• Exercise them only during the cooler parts of the day and NEVER on a hot dayBrachycephalic Airway Disease in Bulldogs
  • Keep them inside and cool on hot days – preferably in an air-conditioned room
  • Use a harness instead of a collar. Collars around their throat place extra pressure on their windpipe making it even harder to breathe
  • Avoid situations that can make them overexcited or fearful such as off lead dog parks and other areas where they are at risk of being chased by other dogs

Veterinary Preventative Care

Yes – you guessed it. These guys will need extra veterinary care because of their breed specific health issues. And if you take out Pet Insurance, be aware, the premiums will cost more. That’s because these dogs are classified as high risk breeds.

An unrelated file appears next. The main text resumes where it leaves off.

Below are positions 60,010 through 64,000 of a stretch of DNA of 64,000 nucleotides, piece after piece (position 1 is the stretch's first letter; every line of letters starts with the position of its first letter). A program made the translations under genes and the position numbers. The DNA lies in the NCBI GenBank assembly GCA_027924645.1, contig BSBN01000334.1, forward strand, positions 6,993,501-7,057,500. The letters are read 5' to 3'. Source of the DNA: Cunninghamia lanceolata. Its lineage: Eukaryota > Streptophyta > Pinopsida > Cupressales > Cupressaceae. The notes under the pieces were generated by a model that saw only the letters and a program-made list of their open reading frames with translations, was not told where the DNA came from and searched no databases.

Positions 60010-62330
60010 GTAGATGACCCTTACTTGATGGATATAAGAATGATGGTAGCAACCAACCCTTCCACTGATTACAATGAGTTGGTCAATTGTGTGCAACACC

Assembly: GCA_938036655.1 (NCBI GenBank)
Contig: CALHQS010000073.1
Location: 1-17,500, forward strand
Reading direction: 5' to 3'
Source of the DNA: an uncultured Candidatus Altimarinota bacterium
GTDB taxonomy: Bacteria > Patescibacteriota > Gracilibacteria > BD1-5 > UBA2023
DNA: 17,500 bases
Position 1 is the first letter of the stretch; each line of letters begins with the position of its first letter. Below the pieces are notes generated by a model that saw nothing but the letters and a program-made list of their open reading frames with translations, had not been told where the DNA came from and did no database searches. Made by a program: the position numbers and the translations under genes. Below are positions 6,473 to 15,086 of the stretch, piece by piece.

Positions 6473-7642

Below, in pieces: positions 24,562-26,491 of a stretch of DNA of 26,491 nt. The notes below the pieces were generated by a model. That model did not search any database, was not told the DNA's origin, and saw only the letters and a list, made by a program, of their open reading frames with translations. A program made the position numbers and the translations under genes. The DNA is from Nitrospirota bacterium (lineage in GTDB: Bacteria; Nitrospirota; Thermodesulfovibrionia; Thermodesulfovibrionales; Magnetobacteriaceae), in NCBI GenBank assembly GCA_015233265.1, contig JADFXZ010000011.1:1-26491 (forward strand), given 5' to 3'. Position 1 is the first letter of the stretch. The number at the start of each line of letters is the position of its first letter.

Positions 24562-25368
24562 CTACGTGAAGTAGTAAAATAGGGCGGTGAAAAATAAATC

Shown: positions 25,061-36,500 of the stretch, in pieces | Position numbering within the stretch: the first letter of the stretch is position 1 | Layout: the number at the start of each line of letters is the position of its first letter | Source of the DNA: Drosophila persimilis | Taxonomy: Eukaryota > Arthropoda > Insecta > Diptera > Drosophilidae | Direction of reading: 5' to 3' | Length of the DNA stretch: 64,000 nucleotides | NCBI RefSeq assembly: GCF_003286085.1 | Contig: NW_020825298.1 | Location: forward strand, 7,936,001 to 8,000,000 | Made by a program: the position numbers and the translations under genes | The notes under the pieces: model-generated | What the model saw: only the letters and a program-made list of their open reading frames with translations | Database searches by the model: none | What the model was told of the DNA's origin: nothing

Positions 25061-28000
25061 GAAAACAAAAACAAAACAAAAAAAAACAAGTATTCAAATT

Corrective (Brachycephalic Airway Syndrome) Surgery

The upper airway abnormalities that occur in this syndrome include stenotic nares, an elongated soft palate, a hypoplastic trachea and everted laryngeal saccules. An individual dog with brachycephalic syndrome may be affected with a combination of one or more of these abnormalities.

Any of these upper airway abnormalities can cause increased airway resistance, making it harder for your dog to breathe. Most dogs with this syndrome are able to breathe more easily through their mouth than their nose. Generally, the more abnormalities present the more severe the symptoms.

Brachycephalic surgery addresses these issues – Stenotic Nares (Widening the nostrils) Elongated soft Palate (Shortening) and Larygeal saccules (Removal)